To simplify this equation, I multiply the integrands by [tex]\sqrt{\frac{1/2R}{1/2R}}[/tex], and then let r_d = x, R_s = a, and (R^2+R_s^2)/2R = b. I then find that the integrals are of the following forms:
    1. \int_{A}^{B} \frac{\sqrt{a^2-x^2} x dx}{\sqrt{b-x}} \ \ \
    2. \int_{A}^{B} \frac{\sqrt{a^2-x^2} dx}{\sqrt{b-x}} \ \ \
    3. \int_{A}^{B} \frac{\sqrt{a^2-x^2} x dx}{\sqrt{b+x}} \ \ \
    4. \int_{A}^{B} \frac{\sqrt{a^2-x^2} dx}{\sqrt{b+x}} \ \ \

    I have not found any solutions to these integrals either by using MATLAB or by looking up integral tables. Nor can I see any other way of constructing the sphere that would properly account for the hole without further complicating the problem. Any advice on how I might move forward would be appreciated.
    Last edited: Jan 24, 2009
  2. jcsd
  3. Jan 24, 2009 #2


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    There is a much easier way to approach this problem. Any force that obeys an inverse square law, also obeys the superposition principle. That means that is you add the forces due to a solid charged sphere of number density [itex]n[/itex] and a cylinder of number density [itex]-n[/itex] that lies inside the sphere exactly like the hole you had before, you get the same thing as the force due to the sphere with a hole in it.
  4. Jan 24, 2009 #3


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    I don't think that is true. Can you explain?
  5. Jan 24, 2009 #4
    Assuming superposition works*, the cylinder would need spherical end caps to properly coincide with the sphere, otherwise there would be "left over" material and I would find an approximate solution. I suppose I could construct the cylinder in a piecewise manner using integration by disks, remembering to vary the radius of the disks appropriately for the end caps. However, on an earlier attempt at this problem I had tried to construct the complete sphere and hole using integration by disks and found the final integration to be more troublesome than what I found integrating over cylindrical shells, so I'm somewhat reluctant to try integration by disks again. Nevertheless, I'll make the attempt and update accordingly.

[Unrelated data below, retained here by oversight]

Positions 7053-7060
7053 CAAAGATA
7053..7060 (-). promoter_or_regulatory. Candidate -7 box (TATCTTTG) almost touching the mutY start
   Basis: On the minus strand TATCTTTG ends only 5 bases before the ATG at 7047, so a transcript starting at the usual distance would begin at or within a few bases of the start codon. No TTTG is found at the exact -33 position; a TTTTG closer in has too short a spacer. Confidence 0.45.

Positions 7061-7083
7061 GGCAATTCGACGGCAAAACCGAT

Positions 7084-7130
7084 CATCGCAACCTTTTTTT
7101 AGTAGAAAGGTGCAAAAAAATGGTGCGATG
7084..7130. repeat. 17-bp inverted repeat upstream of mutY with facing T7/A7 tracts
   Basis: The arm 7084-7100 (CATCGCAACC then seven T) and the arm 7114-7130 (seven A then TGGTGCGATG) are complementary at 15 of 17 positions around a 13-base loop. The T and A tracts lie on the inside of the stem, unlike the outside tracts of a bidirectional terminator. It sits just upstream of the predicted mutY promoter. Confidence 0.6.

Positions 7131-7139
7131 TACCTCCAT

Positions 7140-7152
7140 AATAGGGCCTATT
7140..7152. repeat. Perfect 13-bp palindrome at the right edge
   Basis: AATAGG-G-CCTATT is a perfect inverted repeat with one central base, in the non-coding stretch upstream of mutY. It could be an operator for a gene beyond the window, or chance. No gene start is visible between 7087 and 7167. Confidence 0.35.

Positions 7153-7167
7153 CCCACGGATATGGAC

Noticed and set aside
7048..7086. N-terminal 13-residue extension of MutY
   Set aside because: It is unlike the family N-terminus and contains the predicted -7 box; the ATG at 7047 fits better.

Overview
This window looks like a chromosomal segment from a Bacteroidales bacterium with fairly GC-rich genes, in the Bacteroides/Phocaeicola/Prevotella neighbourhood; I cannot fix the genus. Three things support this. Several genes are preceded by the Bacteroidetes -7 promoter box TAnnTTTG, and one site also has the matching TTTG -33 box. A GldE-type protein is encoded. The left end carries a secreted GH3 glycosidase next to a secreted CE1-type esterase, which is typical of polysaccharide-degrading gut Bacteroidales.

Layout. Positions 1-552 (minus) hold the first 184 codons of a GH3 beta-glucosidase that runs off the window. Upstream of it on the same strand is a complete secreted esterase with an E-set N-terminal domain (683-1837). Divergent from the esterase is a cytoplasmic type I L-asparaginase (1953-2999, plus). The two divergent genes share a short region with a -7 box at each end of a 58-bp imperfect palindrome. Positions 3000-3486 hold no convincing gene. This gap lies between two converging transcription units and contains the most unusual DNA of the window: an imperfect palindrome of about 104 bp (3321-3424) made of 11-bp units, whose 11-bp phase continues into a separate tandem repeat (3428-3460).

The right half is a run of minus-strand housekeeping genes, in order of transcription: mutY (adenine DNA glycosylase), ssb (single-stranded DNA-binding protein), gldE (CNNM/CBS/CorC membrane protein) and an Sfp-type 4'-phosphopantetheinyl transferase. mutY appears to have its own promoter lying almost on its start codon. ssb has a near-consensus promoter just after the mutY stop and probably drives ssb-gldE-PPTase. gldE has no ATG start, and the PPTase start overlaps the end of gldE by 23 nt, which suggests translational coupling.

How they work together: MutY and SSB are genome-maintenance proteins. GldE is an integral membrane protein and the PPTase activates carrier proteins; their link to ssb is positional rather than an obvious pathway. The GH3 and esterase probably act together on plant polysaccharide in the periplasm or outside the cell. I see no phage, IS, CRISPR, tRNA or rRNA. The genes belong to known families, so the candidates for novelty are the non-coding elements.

*Superposition should work since two particles at the same location and with equal but opposite charges should cancel each other out. The inverse r-squared law shouldn't even have anything to do with it. The downside is I would have to form the sphere and the cylinder separately, meaning there would be more integrals to solve.

    Update: I've taken the earlier stated equation for a ring and integrated over radius to create a disk, which I then integrated over the diameter of the sphere to create the solid sphere. Specifically, I find the force on a particle due to a solid sphere is
    \vec{F}=\int_{-R_{s}}^{R_{s}}2 \pi K n \hat{x} (1-\frac{R-r_{d}}{\sqrt{R^2+R_{s}^2-2 r_{d} R}}) dr_{d} = \frac{-2 \pi K n \hat{x}}{3 R^2}(2 R^3-3 R_{s} R^2-R_{s}^3-(2 R^3-3 R_{s} R^2+R_{s}^3)csgn(R-R_{s}))
    where csgn is the complex sign function. Hopefully the integration over the cylinder won't present any extra difficulties.
    Last edited: Jan 24, 2009